Follow by Email

Thursday, February 3, 2011

Gramma Jewell

If there is a single human being who is responsible for priming me to become a Gerontologist, it is my maternal Gramma—Jewell Cochran. My Gramma comes from poor, scrappy folk. No one knew who her father was and she grew up without much stability. After her teenage mother abandoned her she was fostered by various family members until her late teens when she left her people in the Yakima Valley to move to Southern Oregon, where she found a job as a waitress. She met my grandfather, Preston Enslow Hotz, a much older man who frequented the café where she worked.

This Grandfather is a pivotal character is my family history as he changed Jewell's lot in life in many ways, and thus, two generations later, mine. At the time he met my Gramma, he was training to become a Geologist, and the young Jewell yearned to become his assistant, as well as his wife. In fact, they spent much of their life together, along with my future mother and her two siblings, exploring the Western United States in a little silver trailer, surveying and mapping the Great Salt Lake, Mt. Shasta, and the Klamath Basin (where my future mother, then only a teenager, met the teenage boy who would become my future father.).

My small, strong, stubborn Gramma spent most of her life dreaming on behalf of others – sometimes even living vicariously through others. Her life was never quite big enough for her, so she tried her hardest to create bigger lives for the rest of us. I was the first person on either side of my family to pursue college besides my grandpa the Geologist, and I owe this to my Gramma, as she planted the notion in me like a dormant seed for some new kind of plant, and she protected me the best she could from the harsh conditions of my immediate family so that the strange seed in me might grow. (When I was in college and graduate school, I would send the materials for each of my courses to my Gramma—syllabi and reading lists, even books, and copies of the papers I was writing – so that she could follow my journey, think along with me, see how her work on my behalf was amounting to something. I’ve never known anyone as curious as my Gramma.)

A couple of summers ago, my daughter and I had the chance to spend some time with my Gramma Jewell. Until last year, when she had to be moved into an assisted living facility, my Gramma had lived for several years with my aunt and her family, an arrangement that began when she could no longer care for my grandfather, who had Alzheimer’s Disease and had to be moved to an assisted living facility, where he eventually died.  Soon after he died, Gramma started having a series of small strokes and falls. Whereas she used to divide her awake time as an old woman between taking long walks, writing letters, helping with chores, and reading, now she spends most of her time sitting in her recliner reading large print books and observing the activities unfolding around her; her lucidity is ever-shifting, so it is of benefit to sit quietly beside her for long stretches of time so you don’t miss one of her insightful questions or statements.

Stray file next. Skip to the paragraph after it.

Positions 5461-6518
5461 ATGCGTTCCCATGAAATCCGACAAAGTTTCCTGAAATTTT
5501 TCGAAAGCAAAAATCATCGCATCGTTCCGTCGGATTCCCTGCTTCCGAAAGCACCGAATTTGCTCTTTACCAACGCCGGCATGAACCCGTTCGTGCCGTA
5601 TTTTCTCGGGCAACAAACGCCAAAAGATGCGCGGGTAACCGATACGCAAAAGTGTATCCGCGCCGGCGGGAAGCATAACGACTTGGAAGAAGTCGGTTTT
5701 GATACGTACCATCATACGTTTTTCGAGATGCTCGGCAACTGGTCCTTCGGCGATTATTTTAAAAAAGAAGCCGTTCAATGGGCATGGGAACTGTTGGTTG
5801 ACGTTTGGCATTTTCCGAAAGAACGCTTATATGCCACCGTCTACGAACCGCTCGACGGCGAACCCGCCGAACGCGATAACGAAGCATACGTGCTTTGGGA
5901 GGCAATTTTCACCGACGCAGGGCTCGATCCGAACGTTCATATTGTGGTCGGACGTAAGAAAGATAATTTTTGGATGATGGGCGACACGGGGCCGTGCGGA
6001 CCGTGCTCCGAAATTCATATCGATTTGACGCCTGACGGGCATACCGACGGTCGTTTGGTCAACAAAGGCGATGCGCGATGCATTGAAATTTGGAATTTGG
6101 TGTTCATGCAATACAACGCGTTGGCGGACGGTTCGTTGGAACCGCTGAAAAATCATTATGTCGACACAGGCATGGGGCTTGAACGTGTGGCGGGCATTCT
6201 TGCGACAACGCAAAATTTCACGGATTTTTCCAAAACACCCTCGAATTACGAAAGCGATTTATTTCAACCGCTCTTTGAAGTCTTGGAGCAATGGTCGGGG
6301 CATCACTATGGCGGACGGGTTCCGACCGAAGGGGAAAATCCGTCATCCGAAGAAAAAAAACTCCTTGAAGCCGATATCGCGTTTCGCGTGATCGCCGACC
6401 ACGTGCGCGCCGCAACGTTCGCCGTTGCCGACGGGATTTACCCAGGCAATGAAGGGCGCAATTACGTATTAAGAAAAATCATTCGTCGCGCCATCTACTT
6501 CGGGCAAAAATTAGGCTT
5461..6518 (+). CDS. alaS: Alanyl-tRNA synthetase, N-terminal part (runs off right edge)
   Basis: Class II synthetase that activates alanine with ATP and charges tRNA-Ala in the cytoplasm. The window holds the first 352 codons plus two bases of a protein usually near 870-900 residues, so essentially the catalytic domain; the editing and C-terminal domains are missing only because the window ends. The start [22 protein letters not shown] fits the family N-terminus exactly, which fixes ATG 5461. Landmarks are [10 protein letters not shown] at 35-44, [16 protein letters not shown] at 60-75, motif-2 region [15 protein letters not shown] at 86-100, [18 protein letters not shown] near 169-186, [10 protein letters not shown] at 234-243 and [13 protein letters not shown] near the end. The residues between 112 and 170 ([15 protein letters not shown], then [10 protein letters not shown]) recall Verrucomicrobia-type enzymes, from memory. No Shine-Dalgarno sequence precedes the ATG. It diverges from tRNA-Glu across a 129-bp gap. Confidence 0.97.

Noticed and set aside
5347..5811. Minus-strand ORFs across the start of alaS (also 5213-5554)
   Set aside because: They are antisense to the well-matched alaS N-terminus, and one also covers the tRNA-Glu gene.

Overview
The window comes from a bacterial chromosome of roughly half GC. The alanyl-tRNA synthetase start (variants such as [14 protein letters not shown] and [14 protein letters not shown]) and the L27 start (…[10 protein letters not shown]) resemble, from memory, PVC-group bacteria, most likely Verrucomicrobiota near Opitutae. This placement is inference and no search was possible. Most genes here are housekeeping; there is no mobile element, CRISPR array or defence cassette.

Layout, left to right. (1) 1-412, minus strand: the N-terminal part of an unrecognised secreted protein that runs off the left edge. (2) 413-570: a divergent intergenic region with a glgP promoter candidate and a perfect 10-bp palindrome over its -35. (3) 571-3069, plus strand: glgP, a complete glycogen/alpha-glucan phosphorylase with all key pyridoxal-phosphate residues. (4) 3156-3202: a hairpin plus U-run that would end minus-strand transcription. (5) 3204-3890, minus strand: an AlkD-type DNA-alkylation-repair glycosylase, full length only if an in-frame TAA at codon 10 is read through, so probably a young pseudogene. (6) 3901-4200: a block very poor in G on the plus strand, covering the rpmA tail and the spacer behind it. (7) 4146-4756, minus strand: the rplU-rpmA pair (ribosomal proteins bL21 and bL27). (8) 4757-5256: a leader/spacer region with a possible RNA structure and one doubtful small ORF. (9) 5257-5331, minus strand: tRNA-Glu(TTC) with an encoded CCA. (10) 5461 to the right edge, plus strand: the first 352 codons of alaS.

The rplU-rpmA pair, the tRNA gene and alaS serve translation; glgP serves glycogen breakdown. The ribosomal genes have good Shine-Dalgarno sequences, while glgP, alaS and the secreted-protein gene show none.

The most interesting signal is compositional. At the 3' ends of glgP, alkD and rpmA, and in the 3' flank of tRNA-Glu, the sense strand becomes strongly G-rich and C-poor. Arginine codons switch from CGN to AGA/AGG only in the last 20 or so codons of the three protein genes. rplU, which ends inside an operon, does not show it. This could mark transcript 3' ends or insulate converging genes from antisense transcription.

So, the first night of my visit three summers ago, I crawled into bed beside her. She asked me a series of questions to confirm that what she was remembering about me was in fact accurate—which of “her girls” I am, where I live, what I do. She got all the details correct. She was a little confused by my daughter, whom she hadn’t seen for a year and who had undergone a teenage-transformation. While I snuggled-down in bed with my Gramma, she on her back, I on my right side with my arms and legs embracing her and my body curled around her, eventually she cast her mind into the remote past, when she was a girl picking apples on an orchard; when she was a young married woman and mother, raising small children and helping my Grandpa with his work.

Like a shinning jewel, Gramma was luminous there beside me, in her flannel pajamas, her teeth and face freshly washed, her hair cut exactly like mine but completely silver. The smell and feel of her skin – like a soft, almost over-ripe peach – started to unwind tight little tangled balls of my own memories. I had temporal distortion—my daughter Isobel had changed so much in the past year; I certainly felt time working on me; but my Gramma seemed suspended in time.

So, why do I tell you this story from my life? What relevance does it have for our work, for our own aging journey? This story foregrounds inter-connection, specifically how who we become as we travel through the life course happens in the context of the web of relationships of which we are a part – together we dream, grow, fight, get stuck, care, misunderstand, and try again.   


And, if we are fortunate, we have people in our lives who see us, are interested in us – who behold us – who are so curious about us that they read what we read so they can discuss new ideas with us, as my Gramma did for me. Or who --  figuratively or for real -- crawl into bed next to us or sit beside us waiting to hear what we have to say, as I did for my Gramma.   

1 comment:

Joanne said...

What a wonderful post Jenny!